Midsummer in Saltvik
Celebrating Midsummer is an old tradition in Åland. On Midsummer’s Eve, people gather in the villages. They slowly raise the midsummer pole, which has been decorated in advance with ornaments and leaves.
A whole lot of manpower is needed to slowly put up the pole, with help from so called scissors and rope. The pole captain leads the job, which nowadays often is made easier with winches.
When the pole is standing upright, people sing Ålänningens sång (the national anthem of Åland) and dance ring dances.
In Saltvik, the midsummer poles are put up at the following places:
What is on a midsummer pole?
On top is the “fäktargubbe” (“the fencing man”). This is a small figure made of wood, often dressed in a white shirt and a vest. Fäktargubben gesticulates to give the farmers a good harvest.
Beneath the fäktargubbe, is a pennant. Since Åland got its own flag in 1954, most pennants have the Åland colours.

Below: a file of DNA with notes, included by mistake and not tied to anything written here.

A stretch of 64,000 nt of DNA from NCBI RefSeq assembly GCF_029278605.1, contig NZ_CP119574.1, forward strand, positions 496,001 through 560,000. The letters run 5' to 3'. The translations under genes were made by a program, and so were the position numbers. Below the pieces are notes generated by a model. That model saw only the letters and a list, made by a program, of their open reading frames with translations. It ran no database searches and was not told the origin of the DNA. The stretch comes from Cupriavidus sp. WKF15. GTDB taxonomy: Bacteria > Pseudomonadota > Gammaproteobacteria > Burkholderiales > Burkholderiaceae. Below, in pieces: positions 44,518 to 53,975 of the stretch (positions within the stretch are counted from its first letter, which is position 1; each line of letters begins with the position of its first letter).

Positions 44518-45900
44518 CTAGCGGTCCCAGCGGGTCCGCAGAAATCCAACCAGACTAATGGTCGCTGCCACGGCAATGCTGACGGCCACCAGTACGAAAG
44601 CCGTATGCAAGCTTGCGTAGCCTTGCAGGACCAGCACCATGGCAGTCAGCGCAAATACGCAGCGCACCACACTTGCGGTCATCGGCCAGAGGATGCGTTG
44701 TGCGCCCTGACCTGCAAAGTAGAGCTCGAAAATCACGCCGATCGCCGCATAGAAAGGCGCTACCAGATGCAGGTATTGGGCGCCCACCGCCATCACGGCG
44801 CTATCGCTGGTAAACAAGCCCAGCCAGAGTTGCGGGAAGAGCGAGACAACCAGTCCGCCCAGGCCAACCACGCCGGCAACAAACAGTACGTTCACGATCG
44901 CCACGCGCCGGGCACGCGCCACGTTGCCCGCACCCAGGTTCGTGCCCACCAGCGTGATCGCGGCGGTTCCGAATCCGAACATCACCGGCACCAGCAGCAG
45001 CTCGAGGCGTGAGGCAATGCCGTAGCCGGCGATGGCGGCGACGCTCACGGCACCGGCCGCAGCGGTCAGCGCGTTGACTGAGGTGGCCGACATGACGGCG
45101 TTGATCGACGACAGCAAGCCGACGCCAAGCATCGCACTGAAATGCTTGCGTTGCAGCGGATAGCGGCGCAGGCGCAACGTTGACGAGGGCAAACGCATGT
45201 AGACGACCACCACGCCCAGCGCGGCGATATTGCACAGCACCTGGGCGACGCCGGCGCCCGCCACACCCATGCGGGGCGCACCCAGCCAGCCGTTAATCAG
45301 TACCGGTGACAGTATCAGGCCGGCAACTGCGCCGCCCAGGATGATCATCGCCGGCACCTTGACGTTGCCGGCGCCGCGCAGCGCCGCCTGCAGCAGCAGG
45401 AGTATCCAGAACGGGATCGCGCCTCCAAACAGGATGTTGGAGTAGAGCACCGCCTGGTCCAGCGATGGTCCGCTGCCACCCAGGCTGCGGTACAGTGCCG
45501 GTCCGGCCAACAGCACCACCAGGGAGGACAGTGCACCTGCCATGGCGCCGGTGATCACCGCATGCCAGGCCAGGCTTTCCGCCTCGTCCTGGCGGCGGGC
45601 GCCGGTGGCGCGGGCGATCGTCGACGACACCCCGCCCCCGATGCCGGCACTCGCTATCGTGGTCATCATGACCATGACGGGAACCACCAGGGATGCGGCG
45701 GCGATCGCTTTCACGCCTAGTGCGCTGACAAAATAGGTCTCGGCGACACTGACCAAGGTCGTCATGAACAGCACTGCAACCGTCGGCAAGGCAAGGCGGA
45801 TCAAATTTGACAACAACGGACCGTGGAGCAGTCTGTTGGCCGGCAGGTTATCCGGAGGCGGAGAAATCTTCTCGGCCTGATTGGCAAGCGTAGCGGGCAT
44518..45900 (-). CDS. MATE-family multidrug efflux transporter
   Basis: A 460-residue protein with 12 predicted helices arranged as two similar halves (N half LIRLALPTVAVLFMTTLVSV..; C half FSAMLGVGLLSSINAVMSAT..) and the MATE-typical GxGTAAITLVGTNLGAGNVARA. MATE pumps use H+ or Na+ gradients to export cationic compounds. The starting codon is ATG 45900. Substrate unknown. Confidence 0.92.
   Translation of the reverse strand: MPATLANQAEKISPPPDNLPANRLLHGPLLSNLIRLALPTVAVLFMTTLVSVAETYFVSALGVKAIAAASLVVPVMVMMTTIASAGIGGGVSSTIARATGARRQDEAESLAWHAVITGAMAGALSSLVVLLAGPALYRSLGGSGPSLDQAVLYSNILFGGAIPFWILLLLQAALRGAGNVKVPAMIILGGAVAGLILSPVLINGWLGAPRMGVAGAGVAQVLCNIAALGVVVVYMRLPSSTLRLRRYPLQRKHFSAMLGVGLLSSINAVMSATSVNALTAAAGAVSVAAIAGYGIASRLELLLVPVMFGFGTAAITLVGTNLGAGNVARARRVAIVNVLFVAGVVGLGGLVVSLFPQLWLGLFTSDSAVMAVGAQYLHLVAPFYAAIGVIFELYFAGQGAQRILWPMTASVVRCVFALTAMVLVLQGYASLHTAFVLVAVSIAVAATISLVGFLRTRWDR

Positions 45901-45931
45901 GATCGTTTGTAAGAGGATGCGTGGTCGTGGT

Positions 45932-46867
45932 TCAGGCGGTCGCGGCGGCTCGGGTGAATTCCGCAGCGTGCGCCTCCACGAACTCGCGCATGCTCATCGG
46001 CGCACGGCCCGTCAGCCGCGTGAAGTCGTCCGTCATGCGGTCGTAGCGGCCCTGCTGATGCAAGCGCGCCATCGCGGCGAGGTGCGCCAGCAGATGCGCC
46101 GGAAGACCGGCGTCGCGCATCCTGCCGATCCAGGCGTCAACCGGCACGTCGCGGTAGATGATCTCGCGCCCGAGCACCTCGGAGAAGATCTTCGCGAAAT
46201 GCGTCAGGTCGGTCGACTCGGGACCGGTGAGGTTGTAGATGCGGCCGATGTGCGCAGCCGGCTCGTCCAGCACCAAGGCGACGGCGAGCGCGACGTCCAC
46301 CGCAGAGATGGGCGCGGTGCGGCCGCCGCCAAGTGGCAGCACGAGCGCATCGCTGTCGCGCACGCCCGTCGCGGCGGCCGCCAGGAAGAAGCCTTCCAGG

Below the pennant, you see four small sailboats. They rotate in the wind and symbolize the shipping in Åland.
The crowns are the most eye catching part of the midsummer pole. Making them takes a long time and traditionally the women in the village tie them. The crowns are made of different coloured papers, which are cut and wrapped around steel frames. In the archipelago they don’t make paper crowns, instead they make wreaths of flowers and leaves.
On Midsummer’s Eve strange things can happen. Here are a few examples, but remember – they only work on this particular night.
- If you roll about in dewy grass on Midsummer’s Eve, freckles and pimples will disappear.
- If you pick seven different kinds of flowers and sleep with them under your pillow, you will dream about your future wife/husband.
- If you want to know something about the rest of the year in general, go sit under an old apple tree. You will get the same effect if you sit on the roof of a house that has been moved three times!